Still, at least this Lib Dem MP has the decency to state that he is a Lib Dem MP, unlike the prospective Lib Dem candidate for Hereford who is so ashamed of her party that she relegates the party name to tiny type that is barely legible, on an obsurce part of a leaflet.

    When Clegg proposed this new free school meals for all policy I for one thought that it will all end up in tears, and here, straight from the mouth, of a Lib Dem, is the proof.

    It does make me wonder about Lib Dem voters. The party has been comprehensively shown, since becoming a governing party, that they are a bunch of shysters, perverts and perjurers with a worrying tendency to see everything that comes out of Brussells as wonderful.

    What sort of person would vote for such a discredited, incompetent and often malevolent mob?

    The Lib Dems are not so much a political party as a lunatic asylum for the politically deranged.

    • Daedalus
      March 4, 2015 at 5:25 pm

      Yup. You got it in one. Then quite rightly added some more.

    • March 15, 2015 at 6:47 am

      What does that make the Greens…? 😆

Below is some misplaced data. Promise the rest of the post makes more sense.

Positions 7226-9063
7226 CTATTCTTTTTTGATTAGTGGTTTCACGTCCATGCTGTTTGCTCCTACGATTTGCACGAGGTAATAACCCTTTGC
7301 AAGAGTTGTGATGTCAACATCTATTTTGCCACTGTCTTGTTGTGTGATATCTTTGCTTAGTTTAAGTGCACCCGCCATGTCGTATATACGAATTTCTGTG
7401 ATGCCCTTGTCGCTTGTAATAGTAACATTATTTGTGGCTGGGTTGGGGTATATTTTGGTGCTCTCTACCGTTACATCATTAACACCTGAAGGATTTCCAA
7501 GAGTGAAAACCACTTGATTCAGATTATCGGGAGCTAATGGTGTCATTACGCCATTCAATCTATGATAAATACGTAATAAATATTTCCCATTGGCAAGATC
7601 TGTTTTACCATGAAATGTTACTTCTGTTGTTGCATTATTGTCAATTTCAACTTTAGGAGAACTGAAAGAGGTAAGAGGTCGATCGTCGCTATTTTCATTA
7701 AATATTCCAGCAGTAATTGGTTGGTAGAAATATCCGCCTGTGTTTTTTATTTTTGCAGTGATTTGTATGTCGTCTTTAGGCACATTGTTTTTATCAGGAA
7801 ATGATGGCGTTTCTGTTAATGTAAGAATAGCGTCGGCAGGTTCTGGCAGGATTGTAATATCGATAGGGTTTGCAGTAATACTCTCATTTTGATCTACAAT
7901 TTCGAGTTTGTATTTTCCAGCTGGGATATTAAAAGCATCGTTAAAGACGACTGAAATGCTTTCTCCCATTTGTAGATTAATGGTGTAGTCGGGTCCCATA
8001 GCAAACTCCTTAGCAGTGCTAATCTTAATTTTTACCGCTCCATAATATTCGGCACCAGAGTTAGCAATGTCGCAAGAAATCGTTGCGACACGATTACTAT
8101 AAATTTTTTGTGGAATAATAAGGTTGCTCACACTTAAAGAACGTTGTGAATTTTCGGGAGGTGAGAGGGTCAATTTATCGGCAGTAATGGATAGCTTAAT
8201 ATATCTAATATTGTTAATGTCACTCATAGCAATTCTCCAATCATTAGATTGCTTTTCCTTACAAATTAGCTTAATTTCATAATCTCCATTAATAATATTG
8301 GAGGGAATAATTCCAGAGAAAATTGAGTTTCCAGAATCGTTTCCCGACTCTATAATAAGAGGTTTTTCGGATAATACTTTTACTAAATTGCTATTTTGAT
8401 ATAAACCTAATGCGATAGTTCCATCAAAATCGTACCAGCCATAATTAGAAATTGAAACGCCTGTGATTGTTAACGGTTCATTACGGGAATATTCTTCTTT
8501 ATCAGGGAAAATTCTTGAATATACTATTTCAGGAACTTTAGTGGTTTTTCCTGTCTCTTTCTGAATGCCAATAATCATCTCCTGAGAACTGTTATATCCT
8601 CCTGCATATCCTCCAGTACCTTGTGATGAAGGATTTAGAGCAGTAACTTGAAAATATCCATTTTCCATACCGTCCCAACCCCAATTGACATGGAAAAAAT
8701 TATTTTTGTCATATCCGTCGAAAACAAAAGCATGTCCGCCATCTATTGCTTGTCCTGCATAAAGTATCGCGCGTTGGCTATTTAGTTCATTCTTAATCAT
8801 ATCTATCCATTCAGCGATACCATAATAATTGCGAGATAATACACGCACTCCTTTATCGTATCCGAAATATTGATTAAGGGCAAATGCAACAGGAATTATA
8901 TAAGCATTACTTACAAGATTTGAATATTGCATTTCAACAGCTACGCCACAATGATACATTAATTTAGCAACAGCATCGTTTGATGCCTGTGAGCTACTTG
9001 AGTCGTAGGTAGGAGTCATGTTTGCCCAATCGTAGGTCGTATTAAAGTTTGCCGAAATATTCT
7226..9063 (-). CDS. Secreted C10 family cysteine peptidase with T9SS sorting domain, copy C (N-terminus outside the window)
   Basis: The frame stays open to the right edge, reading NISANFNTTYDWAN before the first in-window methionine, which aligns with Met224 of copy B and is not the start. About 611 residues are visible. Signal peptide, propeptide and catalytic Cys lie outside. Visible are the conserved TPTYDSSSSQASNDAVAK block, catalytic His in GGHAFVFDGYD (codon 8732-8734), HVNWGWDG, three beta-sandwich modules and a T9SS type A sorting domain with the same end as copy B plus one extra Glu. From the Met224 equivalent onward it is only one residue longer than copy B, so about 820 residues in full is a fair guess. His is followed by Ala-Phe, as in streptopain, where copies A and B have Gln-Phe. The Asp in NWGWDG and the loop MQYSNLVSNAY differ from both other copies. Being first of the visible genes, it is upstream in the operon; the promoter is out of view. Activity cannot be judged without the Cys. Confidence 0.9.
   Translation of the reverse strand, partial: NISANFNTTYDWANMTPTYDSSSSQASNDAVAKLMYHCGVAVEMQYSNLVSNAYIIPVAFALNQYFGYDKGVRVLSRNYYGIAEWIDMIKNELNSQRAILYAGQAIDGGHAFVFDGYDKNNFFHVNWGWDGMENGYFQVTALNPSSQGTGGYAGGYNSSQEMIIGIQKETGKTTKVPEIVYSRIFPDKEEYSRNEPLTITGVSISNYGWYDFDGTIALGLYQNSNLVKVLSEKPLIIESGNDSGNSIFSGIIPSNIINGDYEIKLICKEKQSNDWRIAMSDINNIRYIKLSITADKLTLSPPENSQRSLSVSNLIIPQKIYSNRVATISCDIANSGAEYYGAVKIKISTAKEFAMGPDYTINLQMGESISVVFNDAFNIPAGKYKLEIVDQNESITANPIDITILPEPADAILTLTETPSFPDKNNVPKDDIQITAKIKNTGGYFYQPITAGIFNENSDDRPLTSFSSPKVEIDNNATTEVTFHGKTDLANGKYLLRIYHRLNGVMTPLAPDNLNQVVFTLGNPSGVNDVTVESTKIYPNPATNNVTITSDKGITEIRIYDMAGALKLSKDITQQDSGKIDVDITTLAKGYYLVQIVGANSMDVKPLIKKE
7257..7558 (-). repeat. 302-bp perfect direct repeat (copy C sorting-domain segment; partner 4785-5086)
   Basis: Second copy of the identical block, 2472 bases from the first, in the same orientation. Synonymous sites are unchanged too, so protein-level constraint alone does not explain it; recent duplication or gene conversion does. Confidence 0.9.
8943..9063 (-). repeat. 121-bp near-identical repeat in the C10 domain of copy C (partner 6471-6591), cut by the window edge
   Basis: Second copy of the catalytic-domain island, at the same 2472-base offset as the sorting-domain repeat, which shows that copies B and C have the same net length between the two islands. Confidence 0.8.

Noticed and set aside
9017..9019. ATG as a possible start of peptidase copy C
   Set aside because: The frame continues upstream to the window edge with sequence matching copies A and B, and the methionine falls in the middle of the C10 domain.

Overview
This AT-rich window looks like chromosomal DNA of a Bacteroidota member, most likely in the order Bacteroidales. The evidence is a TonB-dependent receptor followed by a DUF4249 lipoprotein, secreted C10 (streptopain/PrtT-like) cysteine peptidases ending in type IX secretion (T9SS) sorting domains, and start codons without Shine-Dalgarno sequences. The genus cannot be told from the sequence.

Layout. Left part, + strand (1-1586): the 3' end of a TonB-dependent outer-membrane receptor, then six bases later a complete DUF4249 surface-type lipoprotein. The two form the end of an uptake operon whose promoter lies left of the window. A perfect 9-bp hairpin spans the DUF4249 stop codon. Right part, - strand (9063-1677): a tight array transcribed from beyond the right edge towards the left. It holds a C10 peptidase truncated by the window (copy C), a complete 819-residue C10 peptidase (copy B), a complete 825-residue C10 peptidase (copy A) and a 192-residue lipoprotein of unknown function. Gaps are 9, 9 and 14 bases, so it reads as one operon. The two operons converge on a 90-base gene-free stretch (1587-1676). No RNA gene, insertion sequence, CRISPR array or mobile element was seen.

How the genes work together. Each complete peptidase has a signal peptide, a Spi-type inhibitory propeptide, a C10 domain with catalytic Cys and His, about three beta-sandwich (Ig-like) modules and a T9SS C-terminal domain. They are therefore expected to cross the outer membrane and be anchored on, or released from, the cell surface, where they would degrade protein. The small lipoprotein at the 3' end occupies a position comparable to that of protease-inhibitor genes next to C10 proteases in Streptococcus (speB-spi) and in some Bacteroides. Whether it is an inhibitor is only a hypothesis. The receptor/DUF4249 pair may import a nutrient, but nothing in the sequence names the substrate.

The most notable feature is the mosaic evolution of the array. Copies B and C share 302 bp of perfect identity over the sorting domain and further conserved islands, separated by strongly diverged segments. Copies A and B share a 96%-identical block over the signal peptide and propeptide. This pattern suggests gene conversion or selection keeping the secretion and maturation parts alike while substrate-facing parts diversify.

3. Errol
    March 4, 2015 at 8:36 pm

    Free school meals are an idiotic idea. They take responsibility from the family and places it with the state which, of course, loves the power and the further erosion of the family unit.

    As for a tutor getting the best results – an involved parent does much the same. However, it is far easier to spend other people’s money than to make people take responsibility for their lives

  4. David
    March 5, 2015 at 8:48 am

    At my son’s school the meals are so small that he arrives home hungry.
    BTW I know that I should feed him myself however they take our taxes to provide these meals whether he eats them.
    However it is useful in showing why socialism is a bad idea, sadly few seem to be learning from it.

  5. Kevin
    March 5, 2015 at 10:50 am

    What on earth is a ‘school business manager’?

    • Mudplugger
      March 5, 2015 at 8:40 pm

      Remember when your local council was so efficiently run by the ‘Town Clerk’ but it now needs a ‘Chief Executive’ with a support team to do the same job for five times the salary ?
      Well it’s the same with schools. The old ‘school clerk’ and ‘secretary’ have been replaced by a monster admin department, headed by the ‘Business Manager’, one assumes to ‘do the business’.
      That’s progress, apparently.

  6. Furor Teutonicus
    March 7, 2015 at 7:08 am

    XX Peer tutoring, at the same cost, led to a six-month boost. XX

    How can “Hej, you, Jimmy! Teach Freddy to read will you!” cost ANYTHING?